You are here:  Home  >  Money Matters  >  Current Article

Movable Shade to Go With Your Movable Fencing and Water

By   /  May 16, 2016  /  9 Comments

    Print       Email
What does the lack of shade cost you? Probably 20% in weight gain and 20 to 30% less milk production
    Print       Email

About the author

Publisher, Editor and Author

Kathy worked with the Bureau of Land Management for 12 years before founding Livestock for Landscapes in 2004. Her twelve years at the agency allowed her to pursue her goal of helping communities find ways to live profitably AND sustainably in their environment. She has been researching and working with livestock as a land management tool for over a decade. When she's not helping farmers, ranchers and land managers on-site, she writes articles, and books, and edits videos to help others turn their livestock into landscape managers.


  1. bill elkins says:

    My cows and I have used this mobile shader for 2 summers with great satisfaction. It also provides opportunity to experiment over-seeding spots (my hand, their hooves))with new forage seeds to see if they’ll grow.

  2. Oogie McGuire says:

    I’ve looked into that, I would love one, with an all black sheep breed we require shade. Unfortunately it cannot withstand our winds here. We have the same problem with most chicken tractor designs too, they blow over. Does anyone have a moveable shade system that will tolerate 60-90 mph winds? I need one that will work for a small breed of sheep (so close to the ground) and for chickens.

    • Kathy Voth says:

      Oogie, where do you live? Does the wind always blow that hard or is it periodic so you could temporarily remove or close a shade structure and then deploy it again when the winds die down? Just trying to get a handle on your needs so I can look around. 🙂

      • Oogie McGuire says:

        Western Colorado. We are on the edge of a mesa, we get winds daily, down valley in the evening, up valley at night. Peak winds can be 60+ mph gusts. We are not always here to remove a shade & we can get thunderstorms rolling in. Typical wind speeds are up to 30mph or so nearly every day. Lots of data here at our weather station site http://www.garvinmesaweather.com I’ve been considering some sort of trailer we pull with the tractor that is tall enough for the sheep to walk under but heavy enough not to flip over. Haven’t found anything suitable yet.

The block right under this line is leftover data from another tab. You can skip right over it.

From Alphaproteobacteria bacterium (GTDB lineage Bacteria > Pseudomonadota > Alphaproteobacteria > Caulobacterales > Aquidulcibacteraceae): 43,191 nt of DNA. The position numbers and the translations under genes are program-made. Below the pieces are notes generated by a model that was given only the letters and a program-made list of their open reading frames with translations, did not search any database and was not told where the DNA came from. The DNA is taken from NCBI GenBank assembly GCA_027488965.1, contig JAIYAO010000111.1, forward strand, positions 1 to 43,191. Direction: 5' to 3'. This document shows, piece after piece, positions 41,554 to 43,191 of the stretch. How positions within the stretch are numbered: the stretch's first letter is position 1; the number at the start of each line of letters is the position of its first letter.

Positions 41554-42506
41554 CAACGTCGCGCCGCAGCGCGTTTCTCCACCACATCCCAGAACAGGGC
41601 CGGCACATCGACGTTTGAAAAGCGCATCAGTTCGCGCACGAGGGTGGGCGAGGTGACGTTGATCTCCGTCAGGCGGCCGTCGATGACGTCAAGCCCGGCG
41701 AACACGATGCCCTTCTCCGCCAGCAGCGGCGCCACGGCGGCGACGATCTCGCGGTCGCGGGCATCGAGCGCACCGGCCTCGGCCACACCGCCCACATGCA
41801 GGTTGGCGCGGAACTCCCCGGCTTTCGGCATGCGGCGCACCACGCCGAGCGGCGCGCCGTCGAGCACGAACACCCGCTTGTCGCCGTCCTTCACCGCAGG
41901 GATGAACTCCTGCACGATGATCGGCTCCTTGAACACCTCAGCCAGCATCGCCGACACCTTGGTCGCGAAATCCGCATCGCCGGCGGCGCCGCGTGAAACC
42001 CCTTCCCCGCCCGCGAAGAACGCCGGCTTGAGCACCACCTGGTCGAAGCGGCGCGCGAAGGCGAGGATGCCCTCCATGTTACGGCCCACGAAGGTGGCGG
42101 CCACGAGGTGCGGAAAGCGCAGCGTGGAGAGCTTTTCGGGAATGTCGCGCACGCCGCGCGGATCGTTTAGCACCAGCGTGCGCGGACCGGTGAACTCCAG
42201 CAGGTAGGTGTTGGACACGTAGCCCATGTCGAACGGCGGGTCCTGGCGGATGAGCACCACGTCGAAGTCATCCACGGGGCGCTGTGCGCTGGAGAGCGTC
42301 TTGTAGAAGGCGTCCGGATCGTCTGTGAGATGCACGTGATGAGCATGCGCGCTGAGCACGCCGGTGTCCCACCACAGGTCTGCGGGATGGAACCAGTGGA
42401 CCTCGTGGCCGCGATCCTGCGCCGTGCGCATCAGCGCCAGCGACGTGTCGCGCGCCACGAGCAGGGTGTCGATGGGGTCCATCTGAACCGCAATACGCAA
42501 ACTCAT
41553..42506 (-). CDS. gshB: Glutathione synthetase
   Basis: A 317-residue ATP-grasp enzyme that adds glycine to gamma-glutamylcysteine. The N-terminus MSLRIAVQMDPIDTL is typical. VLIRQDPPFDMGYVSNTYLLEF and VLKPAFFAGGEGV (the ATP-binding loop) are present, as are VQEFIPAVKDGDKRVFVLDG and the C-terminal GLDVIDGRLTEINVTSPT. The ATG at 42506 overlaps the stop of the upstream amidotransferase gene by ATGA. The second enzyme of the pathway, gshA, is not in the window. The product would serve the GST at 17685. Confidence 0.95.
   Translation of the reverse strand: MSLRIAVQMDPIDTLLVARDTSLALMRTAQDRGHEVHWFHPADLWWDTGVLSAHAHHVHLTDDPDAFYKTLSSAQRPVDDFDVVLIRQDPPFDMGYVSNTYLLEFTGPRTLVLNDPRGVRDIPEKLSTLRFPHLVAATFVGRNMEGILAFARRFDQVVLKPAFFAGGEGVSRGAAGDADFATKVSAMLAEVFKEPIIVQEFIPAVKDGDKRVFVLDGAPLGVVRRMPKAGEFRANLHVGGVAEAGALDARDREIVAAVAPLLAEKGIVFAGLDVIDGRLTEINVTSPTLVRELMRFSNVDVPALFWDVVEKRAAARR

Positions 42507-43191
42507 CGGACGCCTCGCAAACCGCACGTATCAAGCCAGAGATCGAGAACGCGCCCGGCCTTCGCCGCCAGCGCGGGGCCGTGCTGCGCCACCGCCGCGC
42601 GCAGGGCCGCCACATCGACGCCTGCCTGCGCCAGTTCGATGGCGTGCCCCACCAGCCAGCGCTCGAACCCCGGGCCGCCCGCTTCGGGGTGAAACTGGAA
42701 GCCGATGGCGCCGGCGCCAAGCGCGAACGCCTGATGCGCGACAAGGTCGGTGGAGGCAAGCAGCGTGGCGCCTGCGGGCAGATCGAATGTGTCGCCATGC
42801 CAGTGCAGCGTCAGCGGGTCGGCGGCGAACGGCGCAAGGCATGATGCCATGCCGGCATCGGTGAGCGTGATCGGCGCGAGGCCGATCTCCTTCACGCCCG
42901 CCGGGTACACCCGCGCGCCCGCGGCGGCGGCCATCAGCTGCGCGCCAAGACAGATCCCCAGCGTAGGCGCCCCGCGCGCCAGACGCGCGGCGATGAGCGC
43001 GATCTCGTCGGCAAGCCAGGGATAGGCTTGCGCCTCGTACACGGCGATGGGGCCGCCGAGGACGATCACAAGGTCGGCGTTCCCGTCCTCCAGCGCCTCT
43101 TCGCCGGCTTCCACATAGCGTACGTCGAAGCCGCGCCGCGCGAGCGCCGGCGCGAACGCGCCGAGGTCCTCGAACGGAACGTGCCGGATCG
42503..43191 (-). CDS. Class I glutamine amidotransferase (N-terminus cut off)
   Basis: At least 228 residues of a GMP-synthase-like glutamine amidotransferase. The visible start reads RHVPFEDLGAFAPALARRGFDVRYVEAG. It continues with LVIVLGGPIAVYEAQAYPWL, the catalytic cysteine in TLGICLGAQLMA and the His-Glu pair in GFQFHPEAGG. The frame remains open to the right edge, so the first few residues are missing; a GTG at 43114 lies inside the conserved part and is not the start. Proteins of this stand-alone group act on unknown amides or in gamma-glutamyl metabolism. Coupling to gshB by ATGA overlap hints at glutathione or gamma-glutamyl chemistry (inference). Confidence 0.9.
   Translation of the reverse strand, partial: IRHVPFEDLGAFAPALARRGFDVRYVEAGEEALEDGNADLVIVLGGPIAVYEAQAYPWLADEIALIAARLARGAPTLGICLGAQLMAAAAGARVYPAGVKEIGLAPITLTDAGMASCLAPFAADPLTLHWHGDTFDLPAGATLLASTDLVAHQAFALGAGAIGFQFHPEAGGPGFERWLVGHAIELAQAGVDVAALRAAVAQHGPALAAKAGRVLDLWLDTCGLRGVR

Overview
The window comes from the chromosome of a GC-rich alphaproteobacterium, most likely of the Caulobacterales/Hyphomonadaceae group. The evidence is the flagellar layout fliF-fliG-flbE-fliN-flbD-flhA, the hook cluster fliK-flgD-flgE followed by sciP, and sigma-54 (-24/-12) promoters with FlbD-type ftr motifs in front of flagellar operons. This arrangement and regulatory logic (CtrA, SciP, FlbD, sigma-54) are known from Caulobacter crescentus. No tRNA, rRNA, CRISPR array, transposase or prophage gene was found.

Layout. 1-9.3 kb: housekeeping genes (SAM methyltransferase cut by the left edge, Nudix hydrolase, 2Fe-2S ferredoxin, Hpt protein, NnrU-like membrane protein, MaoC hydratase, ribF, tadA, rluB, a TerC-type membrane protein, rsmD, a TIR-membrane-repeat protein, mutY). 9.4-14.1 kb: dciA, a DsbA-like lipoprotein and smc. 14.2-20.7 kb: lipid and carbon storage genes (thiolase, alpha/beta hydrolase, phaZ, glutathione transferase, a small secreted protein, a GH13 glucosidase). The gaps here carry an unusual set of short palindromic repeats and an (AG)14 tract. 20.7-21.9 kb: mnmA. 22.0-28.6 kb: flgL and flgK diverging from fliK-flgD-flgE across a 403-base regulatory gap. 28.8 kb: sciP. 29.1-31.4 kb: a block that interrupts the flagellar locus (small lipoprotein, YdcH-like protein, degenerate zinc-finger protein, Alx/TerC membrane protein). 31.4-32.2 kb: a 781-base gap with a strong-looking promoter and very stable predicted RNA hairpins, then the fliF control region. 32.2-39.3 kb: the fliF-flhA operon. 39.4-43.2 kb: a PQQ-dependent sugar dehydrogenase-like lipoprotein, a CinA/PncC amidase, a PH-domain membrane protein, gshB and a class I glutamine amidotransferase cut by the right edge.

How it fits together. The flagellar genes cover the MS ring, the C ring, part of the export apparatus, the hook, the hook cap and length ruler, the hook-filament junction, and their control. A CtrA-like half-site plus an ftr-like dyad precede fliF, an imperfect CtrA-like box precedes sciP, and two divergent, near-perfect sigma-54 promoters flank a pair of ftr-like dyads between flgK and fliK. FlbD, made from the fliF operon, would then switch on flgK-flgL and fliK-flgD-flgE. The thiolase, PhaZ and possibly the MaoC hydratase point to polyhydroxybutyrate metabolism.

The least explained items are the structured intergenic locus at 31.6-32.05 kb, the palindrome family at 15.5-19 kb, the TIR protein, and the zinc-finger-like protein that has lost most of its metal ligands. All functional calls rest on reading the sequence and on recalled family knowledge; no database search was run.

• Vince Hundt says:

          I am one of the 3 people that designed and build the Shade Haven. We have over 60 in use from California to New York and absolutely zero have blown over in the wind. This was not a design that was dreamed up in the garage with a 6pack of beer. State of the art computer software correctly predicted that this structure can take winds of 60 mph and we have seen it and it does not move.

          • OogieM says:

            When I called the company and asked for infoI was told that it could not withstand our design requirements here which is for up to 90 mph winds. That is what all our solar panel installations, barns and houses must meet. Is that incorrect?

          • Vince Hundt says:

            Well 90 is quite a bit more than 60.
            I have not heard of any of our structures being exposed to anything over 60 and if winds that strong are anticipated it should be closed.
            We could design in the capability of the Shade Haven to be closed remotely. In fact, it could close automatically when winds exceed a pre-determined speed. But all these things increase cost and complexity.

          • OogieM says:

            Whenever I’ve asked here about wind engineering the standards are either less than 60mph or 60-90mph. We get thunderstorms, they can blow up in a moment and be done before you even have time to do anything and we can get one on our mesa but the town less than a mile away will be sunny and dry. I would like to look at the system again and will go get some more info. Perhaps a model that is shorter to the ground would help? Or one that has some outrigger posts, perhaps pound in T-posts? that might help keep it on the ground.

          • Vince says:

            If your primary application is sheep we could build one that would be closer to the ground.
            But I am afraid wind over 60 is more than we want to deal with.

You might also like...

How One Grazier Builds Cattle Business on Leased Land

Read More →
Translate »